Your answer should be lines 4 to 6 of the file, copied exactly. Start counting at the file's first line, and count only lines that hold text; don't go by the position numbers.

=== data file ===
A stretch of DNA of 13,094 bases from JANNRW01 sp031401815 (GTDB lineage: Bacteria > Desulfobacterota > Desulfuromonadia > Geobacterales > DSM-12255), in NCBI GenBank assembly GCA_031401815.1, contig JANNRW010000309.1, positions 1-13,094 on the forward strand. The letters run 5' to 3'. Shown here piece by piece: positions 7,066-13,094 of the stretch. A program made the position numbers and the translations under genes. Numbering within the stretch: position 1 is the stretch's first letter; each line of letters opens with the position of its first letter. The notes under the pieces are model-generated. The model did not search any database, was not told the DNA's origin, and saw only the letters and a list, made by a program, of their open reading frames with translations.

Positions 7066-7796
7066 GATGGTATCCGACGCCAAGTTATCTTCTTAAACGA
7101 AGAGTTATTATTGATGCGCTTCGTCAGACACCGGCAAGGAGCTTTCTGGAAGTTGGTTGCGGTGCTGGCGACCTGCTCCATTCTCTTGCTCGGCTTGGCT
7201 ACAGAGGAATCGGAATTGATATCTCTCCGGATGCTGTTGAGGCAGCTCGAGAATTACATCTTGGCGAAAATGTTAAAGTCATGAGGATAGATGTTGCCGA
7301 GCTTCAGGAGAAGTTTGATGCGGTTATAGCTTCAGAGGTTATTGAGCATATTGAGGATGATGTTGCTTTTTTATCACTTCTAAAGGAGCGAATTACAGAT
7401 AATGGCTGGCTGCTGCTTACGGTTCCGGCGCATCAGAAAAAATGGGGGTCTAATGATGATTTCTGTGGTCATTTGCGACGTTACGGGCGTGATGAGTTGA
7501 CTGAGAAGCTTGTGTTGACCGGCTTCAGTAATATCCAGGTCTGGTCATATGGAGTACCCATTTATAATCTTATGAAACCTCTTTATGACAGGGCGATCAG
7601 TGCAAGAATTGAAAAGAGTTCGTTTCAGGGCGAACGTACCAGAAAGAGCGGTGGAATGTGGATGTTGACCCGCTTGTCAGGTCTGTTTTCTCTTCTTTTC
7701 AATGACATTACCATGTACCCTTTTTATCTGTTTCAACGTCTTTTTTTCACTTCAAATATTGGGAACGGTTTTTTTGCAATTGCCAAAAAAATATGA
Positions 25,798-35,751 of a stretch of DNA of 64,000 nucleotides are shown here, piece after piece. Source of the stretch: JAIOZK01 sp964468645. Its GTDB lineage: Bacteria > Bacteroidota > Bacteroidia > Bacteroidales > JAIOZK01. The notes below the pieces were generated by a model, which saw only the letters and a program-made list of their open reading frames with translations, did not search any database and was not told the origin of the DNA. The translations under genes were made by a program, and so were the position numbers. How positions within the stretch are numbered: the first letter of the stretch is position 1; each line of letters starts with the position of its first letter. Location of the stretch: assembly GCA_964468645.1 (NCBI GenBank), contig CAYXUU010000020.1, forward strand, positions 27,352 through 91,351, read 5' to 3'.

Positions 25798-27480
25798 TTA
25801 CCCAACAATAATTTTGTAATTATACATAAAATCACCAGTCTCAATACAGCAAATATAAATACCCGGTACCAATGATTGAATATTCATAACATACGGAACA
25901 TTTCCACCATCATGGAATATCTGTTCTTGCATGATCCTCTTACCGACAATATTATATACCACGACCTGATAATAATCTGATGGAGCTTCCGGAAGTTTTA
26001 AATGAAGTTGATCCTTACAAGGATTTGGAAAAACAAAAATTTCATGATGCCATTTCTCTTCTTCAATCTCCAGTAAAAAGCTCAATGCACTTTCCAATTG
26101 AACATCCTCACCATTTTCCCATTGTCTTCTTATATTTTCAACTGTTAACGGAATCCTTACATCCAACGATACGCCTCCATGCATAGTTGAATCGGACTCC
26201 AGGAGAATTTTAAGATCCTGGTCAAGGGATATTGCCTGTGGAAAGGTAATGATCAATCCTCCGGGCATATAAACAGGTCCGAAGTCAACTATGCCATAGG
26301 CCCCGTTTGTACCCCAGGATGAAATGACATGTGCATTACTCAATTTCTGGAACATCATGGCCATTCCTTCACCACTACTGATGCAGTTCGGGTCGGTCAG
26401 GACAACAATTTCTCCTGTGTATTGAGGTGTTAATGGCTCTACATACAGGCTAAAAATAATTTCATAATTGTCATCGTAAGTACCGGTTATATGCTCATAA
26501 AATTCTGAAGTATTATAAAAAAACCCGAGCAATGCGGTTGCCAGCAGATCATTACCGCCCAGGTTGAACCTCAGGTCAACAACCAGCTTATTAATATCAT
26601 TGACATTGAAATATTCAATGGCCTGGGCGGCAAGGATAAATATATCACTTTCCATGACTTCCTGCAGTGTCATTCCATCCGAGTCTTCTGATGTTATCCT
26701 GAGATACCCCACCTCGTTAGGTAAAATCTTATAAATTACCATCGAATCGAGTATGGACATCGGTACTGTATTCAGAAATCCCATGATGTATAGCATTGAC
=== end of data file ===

7101 AGAGTTATTATTGATGCGCTTCGTCAGACACCGGCAAGGAGCTTTCTGGAAGTTGGTTGCGGTGCTGGCGACCTGCTCCATTCTCTTGCTCGGCTTGGCT
7201 ACAGAGGAATCGGAATTGATATCTCTCCGGATGCTGTTGAGGCAGCTCGAGAATTACATCTTGGCGAAAATGTTAAAGTCATGAGGATAGATGTTGCCGA
7301 GCTTCAGGAGAAGTTTGATGCGGTTATAGCTTCAGAGGTTATTGAGCATATTGAGGATGATGTTGCTTTTTTATCACTTCTAAAGGAGCGAATTACAGAT